But their argument on the whole then immediately goes on to suffer rather severely from something I find to be a huge problem in moral arguments in general: the idea that merely stating some result as being “untenable” because they assume readers won’t like the result is a worthwhile means of moral argument. But that’s nonsense. The whole point of moral philosophy is to make the specific case as to why this or that is incorrect, not simply appeal to people’s habits and moral prejudices. 200 years ago, moral philosophers could have argued that this or that philosophy was absurd because it would lead to the conclusion that slaves deserved full rights and citizenship. But merely appealing to people’s dislike for some conclusion is not the same thing as making a coherent moral argument. If we wanted to merely appeal to fleeting prejudice, or to whatever this or that random person decides is “too high a price to pay” based on some itself unexplained and unjustified judgment, then we wouldn’t have need of moral philosophy at all: everyone could simply take their intuitions and run with it as they please.

    Just to give an example, it might well seem weird that, say, Singer’s philosophy says that a rat with a toothache is due more consideration than a child with a slightly less painful toothache. But merely putting that out there and hoping people find it weird is an exercise in laziness, not an argument. I think there are probably some very good reasons why even Singer would disagree that the rat takes precedence. But when your job is to be a moral philosopher, it’s simply depressing to spend your time running away from your duties to explain the content of your disagreements.

    Now of course, I don’t really have much interest in defending Singer’s particular take on things (aside from the fact that I think most condemnations of his thinking are lazy tilts at straw men), when I can get more worked up arguing for things on my own behalf directly.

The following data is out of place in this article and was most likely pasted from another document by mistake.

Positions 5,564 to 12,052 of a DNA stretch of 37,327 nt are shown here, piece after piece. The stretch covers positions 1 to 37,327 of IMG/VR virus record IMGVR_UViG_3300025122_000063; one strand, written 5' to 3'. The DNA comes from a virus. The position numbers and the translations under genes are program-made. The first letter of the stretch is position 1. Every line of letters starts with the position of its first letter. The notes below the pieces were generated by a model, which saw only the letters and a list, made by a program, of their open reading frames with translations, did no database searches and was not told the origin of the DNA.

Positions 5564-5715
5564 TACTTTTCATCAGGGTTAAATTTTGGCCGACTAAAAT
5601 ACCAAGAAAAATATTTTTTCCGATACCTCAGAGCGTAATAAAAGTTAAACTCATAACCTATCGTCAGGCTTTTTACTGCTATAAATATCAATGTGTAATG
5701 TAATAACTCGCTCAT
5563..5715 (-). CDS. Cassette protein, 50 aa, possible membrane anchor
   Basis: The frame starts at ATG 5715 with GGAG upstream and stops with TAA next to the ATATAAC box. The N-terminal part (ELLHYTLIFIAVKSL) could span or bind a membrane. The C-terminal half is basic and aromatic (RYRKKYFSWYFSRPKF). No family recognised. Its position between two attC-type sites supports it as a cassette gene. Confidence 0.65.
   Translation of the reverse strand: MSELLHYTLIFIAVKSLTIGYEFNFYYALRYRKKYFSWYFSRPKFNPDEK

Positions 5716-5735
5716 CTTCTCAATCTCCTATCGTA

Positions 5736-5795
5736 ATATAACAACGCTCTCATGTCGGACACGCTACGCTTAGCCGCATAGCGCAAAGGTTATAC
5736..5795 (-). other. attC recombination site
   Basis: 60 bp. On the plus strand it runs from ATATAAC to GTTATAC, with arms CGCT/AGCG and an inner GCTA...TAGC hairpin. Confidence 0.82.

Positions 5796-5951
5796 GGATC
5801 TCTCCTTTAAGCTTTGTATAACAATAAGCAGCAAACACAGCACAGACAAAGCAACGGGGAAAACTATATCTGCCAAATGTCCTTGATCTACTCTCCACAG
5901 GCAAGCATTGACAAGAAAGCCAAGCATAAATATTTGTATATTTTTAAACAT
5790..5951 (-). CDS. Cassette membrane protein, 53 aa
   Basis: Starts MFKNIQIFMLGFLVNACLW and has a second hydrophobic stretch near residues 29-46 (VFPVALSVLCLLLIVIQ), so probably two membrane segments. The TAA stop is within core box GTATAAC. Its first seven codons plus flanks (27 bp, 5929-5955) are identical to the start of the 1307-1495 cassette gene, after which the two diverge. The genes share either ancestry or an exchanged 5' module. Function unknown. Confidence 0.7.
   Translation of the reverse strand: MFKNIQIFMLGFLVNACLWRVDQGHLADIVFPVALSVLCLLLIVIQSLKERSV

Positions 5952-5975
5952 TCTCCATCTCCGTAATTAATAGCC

And so I have to say that their definition of what does and does not have dignity becomes hopelessly confused. They start arguing that we respect people not because of any particular attributes, but because they have dignity. But how to do we know what has dignity and what does not? Oh, yeah, right: a particular set of attributes (in their case, rationality, but defined so broadly that we might as well conclude everything MIGHT be rational, since who knows: it might be on one long journey towards conceptual rationality, who is to say?)

    Their subsequent discussion of “free choice” is as pathetic and meaningless as most such attempts: it spends all of its time dancing around the complete failure to reconcile the claim that past states do not determine choices with any sort of functional description of how choices could be made at all in the first place: with or without causal warrant. It’s a pointless exercise in any case, since things like rational and conceptual powers are good enough to do the work of separating humans from animals.

    Or, at least, they were until the authors completely toss those ideas aside in a mad dash to include embryos. I mean look at this, it’s just embarrassing:

    Since human beings are intrinsically valuable as subjects of rights at all times that they exist—that is, they do not come to be at one point, and acquire moral worth or value as a subject of rights only at some later time—it follows that human embryos and fetuses are subjects of rights, deserving full moral respect from individuals and from the political community.